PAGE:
on the other hand, i have been told that health risks are “mostly” a matter of life style (drink, smoke, drugs) and where you live… (beaumont texas anyone?) so you may be paying for people who have higher risks than you do.
on the other hand, horror stories about insurance companies cutting people off just when they start to need the “insurance” they have been paying for are probably not entirely leftist propaganda. do you know anything about this?
thing is I don’t know anything, but listenting to the argument going on here, i don’t get the feeling that anyone is thinking about the nuts and bolts, but just doing a lot of arm waving.
unlike Run, i do not trust the insurance companies, whether they are the “cost driver” or not.
but neither do i trust the providers… at least recently they seem to all have discovered the “profit maximizatioin” business model.
and while i dont trust the government we have today, i think we have a better chance of keeping the government honest than “competition” among doctors/ insurance companies in America have demonstrated over the last decades. and i never thought government mandated private insurance had a chance of being any more honest than government mandated car insurance.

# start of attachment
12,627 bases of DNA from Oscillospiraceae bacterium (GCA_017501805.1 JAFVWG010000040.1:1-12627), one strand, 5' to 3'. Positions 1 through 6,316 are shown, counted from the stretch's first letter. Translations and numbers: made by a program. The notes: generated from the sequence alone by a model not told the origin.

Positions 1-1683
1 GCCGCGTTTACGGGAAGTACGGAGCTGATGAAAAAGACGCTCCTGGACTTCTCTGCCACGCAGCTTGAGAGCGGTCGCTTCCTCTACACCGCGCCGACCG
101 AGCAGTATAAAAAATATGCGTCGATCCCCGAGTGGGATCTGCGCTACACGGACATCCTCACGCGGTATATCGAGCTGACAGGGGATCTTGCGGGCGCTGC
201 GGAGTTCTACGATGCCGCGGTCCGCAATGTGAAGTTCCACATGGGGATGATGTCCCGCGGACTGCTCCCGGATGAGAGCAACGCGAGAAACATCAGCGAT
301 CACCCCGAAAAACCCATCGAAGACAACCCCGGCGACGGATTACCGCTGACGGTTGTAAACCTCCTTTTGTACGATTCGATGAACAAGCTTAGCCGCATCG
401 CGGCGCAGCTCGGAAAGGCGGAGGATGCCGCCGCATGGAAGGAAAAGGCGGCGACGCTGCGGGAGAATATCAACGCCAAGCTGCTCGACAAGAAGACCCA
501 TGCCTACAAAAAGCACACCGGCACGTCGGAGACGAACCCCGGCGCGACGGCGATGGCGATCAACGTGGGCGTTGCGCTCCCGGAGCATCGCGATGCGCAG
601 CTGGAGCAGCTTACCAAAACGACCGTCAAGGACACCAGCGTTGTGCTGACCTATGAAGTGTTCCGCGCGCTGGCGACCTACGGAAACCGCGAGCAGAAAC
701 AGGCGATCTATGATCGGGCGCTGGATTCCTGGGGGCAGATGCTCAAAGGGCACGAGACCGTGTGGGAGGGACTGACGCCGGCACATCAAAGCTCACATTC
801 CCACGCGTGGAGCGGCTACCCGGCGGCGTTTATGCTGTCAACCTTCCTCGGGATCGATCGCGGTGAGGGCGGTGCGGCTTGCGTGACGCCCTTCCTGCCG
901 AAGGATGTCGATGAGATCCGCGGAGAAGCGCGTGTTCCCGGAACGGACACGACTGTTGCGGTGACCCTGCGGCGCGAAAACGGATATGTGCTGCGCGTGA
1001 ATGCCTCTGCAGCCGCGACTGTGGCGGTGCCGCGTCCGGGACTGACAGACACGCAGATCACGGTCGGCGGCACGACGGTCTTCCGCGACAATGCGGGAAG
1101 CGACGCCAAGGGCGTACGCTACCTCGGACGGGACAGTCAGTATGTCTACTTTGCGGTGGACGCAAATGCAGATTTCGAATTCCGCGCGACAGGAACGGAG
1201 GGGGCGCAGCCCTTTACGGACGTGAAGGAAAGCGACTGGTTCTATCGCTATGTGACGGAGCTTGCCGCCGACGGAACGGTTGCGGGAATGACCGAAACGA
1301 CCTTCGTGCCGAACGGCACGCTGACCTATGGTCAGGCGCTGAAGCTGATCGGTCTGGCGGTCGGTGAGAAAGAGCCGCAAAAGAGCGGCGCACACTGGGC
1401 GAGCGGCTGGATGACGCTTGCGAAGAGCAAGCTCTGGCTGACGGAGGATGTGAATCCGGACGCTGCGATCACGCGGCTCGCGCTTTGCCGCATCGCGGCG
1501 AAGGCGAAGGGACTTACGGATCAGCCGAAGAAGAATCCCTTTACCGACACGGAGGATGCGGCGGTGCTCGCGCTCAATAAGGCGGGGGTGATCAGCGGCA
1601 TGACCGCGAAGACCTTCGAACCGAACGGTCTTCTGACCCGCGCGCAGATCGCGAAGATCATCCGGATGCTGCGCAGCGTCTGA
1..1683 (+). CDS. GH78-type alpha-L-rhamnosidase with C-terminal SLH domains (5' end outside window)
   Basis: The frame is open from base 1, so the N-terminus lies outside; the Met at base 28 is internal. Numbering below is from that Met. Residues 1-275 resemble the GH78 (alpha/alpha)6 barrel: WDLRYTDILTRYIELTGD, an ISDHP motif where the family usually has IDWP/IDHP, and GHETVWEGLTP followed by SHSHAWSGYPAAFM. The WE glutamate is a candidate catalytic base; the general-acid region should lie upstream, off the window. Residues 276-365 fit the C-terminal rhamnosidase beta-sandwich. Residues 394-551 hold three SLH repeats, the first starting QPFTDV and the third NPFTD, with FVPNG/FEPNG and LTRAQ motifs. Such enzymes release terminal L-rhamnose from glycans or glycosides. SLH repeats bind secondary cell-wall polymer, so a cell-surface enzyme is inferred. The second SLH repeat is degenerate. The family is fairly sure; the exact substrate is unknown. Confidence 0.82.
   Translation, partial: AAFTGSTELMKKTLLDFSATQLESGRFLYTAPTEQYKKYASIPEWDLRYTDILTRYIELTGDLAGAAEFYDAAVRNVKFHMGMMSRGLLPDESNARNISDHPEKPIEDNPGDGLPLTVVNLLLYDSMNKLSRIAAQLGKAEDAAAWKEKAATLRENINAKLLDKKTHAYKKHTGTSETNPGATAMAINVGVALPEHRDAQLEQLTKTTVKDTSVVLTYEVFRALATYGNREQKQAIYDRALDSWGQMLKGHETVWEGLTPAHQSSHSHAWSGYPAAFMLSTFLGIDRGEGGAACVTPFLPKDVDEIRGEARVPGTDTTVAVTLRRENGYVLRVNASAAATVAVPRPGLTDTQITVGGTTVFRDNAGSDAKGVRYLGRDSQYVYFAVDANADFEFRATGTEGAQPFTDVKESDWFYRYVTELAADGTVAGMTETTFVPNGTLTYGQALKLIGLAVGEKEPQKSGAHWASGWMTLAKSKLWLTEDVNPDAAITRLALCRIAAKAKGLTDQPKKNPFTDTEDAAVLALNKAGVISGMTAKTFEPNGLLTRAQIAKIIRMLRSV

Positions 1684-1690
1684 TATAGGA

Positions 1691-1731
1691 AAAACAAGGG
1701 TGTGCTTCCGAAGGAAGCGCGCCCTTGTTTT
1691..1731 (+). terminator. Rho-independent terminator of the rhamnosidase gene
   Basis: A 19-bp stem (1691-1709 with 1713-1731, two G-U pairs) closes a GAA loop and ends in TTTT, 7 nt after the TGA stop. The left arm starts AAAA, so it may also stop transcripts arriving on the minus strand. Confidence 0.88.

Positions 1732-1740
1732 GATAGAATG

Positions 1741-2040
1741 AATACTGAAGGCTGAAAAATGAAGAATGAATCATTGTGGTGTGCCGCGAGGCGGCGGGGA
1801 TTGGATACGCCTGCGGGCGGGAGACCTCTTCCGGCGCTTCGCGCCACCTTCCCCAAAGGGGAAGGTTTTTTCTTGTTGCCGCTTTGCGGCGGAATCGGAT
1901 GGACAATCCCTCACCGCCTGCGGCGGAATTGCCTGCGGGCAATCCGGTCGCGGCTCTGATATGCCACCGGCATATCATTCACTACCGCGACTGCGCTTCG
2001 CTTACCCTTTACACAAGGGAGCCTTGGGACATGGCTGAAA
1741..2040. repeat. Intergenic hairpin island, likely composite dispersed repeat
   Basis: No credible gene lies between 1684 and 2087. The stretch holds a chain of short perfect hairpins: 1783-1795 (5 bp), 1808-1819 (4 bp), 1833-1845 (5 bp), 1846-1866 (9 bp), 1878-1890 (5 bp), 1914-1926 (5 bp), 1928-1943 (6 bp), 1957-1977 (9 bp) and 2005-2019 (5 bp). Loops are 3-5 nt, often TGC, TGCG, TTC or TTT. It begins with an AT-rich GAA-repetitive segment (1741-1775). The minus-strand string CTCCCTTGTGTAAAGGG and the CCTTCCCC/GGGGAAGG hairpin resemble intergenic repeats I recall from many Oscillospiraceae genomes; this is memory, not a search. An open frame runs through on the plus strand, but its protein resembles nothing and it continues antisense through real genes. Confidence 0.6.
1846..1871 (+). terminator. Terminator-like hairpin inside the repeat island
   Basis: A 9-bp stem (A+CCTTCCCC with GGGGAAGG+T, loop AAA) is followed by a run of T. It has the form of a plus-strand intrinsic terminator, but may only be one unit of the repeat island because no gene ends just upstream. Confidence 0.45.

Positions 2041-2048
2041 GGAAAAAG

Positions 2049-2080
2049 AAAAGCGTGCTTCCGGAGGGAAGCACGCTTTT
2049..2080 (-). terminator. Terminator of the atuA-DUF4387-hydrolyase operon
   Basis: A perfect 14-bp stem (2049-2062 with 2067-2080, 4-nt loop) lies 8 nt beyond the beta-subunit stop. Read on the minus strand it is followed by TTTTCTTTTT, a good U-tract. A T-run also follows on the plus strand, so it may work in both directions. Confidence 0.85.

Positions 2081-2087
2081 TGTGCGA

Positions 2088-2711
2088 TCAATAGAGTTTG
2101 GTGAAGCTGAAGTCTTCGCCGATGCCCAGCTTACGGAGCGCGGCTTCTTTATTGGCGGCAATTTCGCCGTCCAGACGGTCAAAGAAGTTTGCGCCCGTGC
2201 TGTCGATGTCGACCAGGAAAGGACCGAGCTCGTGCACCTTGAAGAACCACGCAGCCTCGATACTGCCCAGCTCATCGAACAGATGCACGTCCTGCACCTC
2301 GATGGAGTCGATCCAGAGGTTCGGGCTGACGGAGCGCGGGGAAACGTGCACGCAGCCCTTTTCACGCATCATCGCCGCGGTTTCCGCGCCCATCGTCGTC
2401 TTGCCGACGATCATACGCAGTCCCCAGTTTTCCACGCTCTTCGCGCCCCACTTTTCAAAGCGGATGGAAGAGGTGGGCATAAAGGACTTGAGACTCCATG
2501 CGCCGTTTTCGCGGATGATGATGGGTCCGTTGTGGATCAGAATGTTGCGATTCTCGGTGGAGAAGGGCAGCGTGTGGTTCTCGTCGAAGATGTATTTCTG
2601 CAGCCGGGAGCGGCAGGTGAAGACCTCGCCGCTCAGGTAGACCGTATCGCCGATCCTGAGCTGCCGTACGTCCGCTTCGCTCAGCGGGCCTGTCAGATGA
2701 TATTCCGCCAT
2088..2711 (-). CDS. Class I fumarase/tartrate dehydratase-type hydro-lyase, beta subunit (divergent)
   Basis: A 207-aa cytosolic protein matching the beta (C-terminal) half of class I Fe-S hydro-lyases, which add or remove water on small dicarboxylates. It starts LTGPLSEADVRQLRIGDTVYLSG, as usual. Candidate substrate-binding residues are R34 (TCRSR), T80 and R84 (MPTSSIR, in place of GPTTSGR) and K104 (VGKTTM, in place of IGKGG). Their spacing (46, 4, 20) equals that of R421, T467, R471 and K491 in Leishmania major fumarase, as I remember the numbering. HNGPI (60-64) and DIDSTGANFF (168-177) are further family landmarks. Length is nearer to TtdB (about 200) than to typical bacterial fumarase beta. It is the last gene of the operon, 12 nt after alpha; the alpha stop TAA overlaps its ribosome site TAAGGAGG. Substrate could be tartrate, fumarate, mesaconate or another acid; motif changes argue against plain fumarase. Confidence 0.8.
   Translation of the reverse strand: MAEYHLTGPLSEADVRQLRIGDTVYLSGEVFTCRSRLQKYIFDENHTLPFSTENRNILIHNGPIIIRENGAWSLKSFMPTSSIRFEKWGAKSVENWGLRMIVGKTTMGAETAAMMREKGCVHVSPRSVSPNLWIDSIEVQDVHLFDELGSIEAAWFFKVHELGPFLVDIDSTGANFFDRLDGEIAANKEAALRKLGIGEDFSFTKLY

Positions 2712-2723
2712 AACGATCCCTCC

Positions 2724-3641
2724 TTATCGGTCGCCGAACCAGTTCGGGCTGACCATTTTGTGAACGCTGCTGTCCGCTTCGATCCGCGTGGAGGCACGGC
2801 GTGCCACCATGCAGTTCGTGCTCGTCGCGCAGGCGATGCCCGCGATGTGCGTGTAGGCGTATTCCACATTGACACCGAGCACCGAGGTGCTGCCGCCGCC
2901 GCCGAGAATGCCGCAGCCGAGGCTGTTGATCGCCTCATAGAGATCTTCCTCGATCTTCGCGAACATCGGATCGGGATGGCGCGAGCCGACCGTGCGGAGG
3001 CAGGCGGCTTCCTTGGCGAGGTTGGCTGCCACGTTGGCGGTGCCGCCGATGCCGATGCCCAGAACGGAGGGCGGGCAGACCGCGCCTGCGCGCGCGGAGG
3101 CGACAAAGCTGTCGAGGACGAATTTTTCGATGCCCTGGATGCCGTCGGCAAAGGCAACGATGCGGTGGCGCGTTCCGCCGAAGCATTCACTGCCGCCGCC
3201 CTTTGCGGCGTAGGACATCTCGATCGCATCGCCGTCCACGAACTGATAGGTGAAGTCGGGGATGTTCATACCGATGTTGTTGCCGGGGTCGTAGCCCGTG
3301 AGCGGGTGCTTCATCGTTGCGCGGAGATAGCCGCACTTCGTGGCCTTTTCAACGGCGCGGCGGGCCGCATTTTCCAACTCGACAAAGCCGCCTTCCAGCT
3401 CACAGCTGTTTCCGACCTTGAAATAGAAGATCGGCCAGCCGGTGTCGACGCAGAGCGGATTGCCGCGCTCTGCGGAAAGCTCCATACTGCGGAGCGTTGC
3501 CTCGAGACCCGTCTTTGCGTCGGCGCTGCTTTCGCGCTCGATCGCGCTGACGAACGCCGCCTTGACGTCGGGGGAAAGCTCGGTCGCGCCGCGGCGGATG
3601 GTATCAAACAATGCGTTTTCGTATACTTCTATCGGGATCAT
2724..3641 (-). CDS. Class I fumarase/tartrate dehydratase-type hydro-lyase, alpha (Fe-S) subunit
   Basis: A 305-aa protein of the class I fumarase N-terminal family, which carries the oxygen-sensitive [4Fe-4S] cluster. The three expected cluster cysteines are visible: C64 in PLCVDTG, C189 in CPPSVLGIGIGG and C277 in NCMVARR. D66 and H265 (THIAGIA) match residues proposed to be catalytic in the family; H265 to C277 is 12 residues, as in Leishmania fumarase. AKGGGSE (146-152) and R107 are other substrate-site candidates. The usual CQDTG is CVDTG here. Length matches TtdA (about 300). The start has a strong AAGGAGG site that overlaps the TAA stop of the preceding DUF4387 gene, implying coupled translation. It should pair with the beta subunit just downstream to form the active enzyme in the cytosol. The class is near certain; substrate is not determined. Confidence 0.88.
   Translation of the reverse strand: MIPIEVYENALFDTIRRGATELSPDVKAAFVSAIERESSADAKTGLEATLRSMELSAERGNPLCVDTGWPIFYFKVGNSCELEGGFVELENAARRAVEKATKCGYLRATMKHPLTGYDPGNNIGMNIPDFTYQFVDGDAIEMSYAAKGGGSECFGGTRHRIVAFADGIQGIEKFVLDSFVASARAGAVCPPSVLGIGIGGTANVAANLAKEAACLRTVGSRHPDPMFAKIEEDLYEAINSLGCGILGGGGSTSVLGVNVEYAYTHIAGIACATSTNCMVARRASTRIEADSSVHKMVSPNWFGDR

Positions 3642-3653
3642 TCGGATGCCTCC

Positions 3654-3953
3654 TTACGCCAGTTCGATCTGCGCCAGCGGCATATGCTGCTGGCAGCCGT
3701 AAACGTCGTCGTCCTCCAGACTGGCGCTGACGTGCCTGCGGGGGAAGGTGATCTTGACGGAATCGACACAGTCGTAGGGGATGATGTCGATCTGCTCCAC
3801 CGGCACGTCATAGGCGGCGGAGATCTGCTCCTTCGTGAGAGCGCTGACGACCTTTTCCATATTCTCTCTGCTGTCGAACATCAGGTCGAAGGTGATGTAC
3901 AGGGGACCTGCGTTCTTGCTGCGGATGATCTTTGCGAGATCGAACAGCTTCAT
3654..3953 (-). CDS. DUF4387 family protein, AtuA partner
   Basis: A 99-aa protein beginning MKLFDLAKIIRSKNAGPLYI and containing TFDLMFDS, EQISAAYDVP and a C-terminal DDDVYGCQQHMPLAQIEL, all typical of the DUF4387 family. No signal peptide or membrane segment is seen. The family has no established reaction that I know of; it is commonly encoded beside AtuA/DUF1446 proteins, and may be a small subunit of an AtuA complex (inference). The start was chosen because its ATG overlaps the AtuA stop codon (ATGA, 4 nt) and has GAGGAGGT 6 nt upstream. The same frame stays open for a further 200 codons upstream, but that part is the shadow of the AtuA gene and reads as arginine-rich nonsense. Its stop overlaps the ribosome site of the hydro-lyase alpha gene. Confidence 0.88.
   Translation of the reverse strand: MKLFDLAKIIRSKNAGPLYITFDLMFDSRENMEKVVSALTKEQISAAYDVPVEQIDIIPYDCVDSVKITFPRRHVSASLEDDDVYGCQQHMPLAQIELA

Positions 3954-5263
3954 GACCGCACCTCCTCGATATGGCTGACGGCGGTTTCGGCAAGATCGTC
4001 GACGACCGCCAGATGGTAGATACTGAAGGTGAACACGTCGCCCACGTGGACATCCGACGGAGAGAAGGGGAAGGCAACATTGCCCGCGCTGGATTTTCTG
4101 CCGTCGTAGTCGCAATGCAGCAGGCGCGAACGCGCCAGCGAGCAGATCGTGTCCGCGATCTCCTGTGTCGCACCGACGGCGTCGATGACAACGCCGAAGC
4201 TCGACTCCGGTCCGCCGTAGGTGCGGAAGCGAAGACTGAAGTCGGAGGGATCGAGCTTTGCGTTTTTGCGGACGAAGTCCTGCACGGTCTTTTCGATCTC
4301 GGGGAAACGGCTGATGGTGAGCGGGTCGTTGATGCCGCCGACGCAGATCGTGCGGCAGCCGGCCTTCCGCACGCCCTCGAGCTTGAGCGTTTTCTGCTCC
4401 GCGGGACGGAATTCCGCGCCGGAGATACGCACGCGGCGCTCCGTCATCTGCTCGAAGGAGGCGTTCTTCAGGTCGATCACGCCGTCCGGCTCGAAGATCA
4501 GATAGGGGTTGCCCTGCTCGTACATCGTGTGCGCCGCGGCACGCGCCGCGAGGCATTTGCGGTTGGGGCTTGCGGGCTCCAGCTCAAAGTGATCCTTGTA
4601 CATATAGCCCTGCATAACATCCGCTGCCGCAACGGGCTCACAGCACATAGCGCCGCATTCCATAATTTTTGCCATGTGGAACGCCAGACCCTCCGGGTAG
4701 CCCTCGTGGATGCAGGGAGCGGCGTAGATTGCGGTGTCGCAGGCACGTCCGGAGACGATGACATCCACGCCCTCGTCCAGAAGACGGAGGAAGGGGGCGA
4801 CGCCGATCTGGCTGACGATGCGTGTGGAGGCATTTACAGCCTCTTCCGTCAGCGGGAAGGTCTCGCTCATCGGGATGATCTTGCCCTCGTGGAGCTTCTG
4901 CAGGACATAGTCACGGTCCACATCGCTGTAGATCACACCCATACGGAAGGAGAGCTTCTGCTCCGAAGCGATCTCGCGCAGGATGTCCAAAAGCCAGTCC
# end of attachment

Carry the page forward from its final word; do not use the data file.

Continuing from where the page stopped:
Dale-I totally agree with you. I’ve been in the insurance industry 25 years(life insurance) and I wouldn’t trust these companies as far as I could throw them.
From my understanding it’s the healthy people NOT signing up while the unhealthy people ARE signing up. Regardless of run’s incoherent babbling I never had a pre-PPACA renewal increase of over 50%. I’ve also never thought that, “I have mine;screw you.” That’s run putting words in my mouth.
You come out here and offer up anecdotal personal accounts. Brooking and the CBO say you are the one wrong here. Brookings is incoherent? Yea right. You are not telling everything. Your understanding is once again is anecdotal Mr. Insurance Man. Even if healthy people signed up, it would do nothing to stop the healthcare industry from increasing cost. “You never” has nothing to do with it.
Cry your tears elsewhere.